BERLIN (VN) — Since there won’t be an Olympic Games for Ashton Lambie this summer, a silver medal in the men’s individual pursuit at the 2020 UCI Track World Championships on Friday was worth its weight in gold.
The 29-year-old put in a Herculean effort in the 4km race, but succumbed to Italy’s Filippo Ganna in the gold-medal round. Ganna set a new world record in qualifying, and rode away from Lambie in the final kilometer.
Lambie, who saw his Olympic dreams dissolve earlier this winter when the U.S. failed to qualify in the men’s team pursuit, transformed the Berlin track worlds into his personal Olympic final.
“There are a lot of feelings about not going to Tokyo,” he told VeloNews. “It’s even more apparent on this trip. A lot of people here are looking ahead. And I’m like, yeah, I’m just here for this and I’m done.”
Lambie, 29, wanted to go out with a bang.
The race Friday served as part of a closing chapter in his adventure on the track that began three years ago. As one of the pioneering riders on the gravel riding scene, Lambie took up the challenge of racing on the track. The ultimate goal was fulfilling any cyclist’s dream of racing the Olympics.
Because his strongest discipline, the individual pursuit, is no longer an Olympic event, Lambie joined the American effort to qualify for the men’s team pursuit.
The odds were stacked against them, especially with such traditional powerhouses as Great Britain and Australia long-dominating the event. The team’s journey ended earlier this season when they failed to score enough Olympic qualifying points at the World Cup series.
With that disappointment, Lambie decided to turn the Berlin worlds into his personal Olympic challenge.
After twice setting the world record in individual pursuit—once in 2018 (4:07.251) and again in 2019 (4:06.407)—Lambie was a medal-favorite for Berlin. On Friday, he ran straight into Ganna, who bettered his own mark to set a new world record in qualifying in 4 minutes, 1.934 seconds, coming ever closer to breaking the mythical four-minute barrier. Ganna had set the record for the IP previously, in November of 2019, with a time of 4:02.647.
In the gold-medal round, Lambie put Ganna under pressure in the first half of the race, staying close to the 23-year-old Italian, all the way through 2,750m gone. Ganna then turned on the turbos and powered away in the closing laps, leaving Lambie to celebrate his first career worlds medal with silver. It was a fitting end to a track journey that began on the gravel roads of Kansas.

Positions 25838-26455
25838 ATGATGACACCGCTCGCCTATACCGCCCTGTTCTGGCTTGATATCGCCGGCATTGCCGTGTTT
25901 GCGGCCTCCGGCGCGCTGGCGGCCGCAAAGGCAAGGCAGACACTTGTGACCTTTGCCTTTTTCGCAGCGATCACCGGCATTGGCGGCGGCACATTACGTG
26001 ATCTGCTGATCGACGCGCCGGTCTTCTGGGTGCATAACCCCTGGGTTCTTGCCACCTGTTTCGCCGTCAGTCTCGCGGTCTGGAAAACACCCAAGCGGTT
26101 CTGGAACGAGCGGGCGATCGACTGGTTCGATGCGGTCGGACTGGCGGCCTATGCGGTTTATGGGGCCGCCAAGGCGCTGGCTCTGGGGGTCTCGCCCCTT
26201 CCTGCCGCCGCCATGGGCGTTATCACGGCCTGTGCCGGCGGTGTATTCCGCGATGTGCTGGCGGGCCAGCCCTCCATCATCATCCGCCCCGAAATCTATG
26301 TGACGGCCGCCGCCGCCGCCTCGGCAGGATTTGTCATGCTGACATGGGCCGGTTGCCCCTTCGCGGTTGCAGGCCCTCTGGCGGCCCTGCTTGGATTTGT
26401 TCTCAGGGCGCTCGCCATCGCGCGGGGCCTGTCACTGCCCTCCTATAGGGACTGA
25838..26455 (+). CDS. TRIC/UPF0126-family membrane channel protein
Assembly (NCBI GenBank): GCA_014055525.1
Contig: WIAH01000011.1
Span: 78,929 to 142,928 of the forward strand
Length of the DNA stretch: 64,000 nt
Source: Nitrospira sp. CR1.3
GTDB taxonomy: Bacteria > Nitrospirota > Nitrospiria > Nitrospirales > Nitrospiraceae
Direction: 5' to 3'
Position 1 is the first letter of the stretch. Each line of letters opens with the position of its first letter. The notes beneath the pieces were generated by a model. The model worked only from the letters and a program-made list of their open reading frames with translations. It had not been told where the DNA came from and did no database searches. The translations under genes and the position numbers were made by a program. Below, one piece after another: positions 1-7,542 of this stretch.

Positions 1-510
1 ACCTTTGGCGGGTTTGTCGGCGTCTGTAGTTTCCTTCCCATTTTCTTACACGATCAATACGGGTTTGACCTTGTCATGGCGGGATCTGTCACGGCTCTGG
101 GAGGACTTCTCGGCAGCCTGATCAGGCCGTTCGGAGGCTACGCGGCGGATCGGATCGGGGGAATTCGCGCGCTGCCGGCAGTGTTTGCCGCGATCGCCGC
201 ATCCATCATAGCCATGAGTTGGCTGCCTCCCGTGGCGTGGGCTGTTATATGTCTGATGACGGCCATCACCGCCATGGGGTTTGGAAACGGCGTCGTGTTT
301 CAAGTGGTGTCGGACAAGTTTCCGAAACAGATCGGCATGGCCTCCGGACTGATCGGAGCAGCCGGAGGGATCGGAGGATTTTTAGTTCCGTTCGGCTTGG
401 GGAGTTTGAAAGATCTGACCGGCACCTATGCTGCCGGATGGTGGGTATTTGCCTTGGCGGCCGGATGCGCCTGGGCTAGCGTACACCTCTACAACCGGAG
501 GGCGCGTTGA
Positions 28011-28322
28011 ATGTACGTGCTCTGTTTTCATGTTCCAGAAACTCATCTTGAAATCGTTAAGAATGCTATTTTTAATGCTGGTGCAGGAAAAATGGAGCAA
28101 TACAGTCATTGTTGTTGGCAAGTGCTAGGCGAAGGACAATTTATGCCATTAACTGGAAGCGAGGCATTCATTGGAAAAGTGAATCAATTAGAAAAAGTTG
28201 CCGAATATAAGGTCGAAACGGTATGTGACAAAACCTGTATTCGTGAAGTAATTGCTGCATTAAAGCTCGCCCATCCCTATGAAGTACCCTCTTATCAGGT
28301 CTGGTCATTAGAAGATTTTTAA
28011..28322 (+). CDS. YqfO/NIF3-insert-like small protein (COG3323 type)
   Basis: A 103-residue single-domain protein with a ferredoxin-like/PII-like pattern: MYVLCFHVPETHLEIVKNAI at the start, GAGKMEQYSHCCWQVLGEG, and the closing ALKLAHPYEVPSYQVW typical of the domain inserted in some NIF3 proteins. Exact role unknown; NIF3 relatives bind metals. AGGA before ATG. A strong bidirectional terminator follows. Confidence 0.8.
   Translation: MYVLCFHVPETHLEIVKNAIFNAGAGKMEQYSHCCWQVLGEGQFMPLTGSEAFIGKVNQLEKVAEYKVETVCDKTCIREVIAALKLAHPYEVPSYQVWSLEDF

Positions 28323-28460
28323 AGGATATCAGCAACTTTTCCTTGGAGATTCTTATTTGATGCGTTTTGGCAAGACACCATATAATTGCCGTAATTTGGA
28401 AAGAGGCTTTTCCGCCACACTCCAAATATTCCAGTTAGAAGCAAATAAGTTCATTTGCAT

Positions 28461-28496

“This beat expectations,” Lambie said. “You run your schedule, and I felt like I was on it. At six laps to go, I was three-tenths down, and I tried to gun it, but there was no gas left.”
After missing out on fulfilling his Olympic dream, Lambie will return to his gravel roots this summer. He’ll have a full racing schedule on gravel, including a return to Dirty Kanza and the other major races on the booming gravel calendar.
For Lambie, Friday was all about giving his all and delivering a medal performance on the track.
“It’s just incredible to do this at the world champs.” he said. “It’s always tough to lose a final, but to go up against one of the greatest pursuiters ever, and being in the fight, it feels good.”
But first comes some unsettled business on the boards. He’ll head to Bolivia in April to make one final stab at the world record in both the men’s individual pursuit and team pursuit. He’ll also target the U.S. hour record on the track—at 8,392 feet elevation—where he set his IP record in 2019.
That could be Lambie’s parting shot to the track. He will put tracking racing on hold, at least for 2021, and return to full-time gravel racing. With the UCI rolling out a major overhaul of track racing for 2021, the budding professional teams also face an uncertain future. Lambie doesn’t discount another run at the Olympics in 2024, but that’s a long way down the road.
For Lambie, Friday’s ride was putting a fitting end on his track-racing chapter that brought to the height of the international elite.
“I’m here fighting against Ganna, and guys on the WorldTour, and I’m just some guy from Nebraska, it’s nuts,” he said. “It’s been super fun. I don’t do it for the story. I did it just try to see how far I can go.”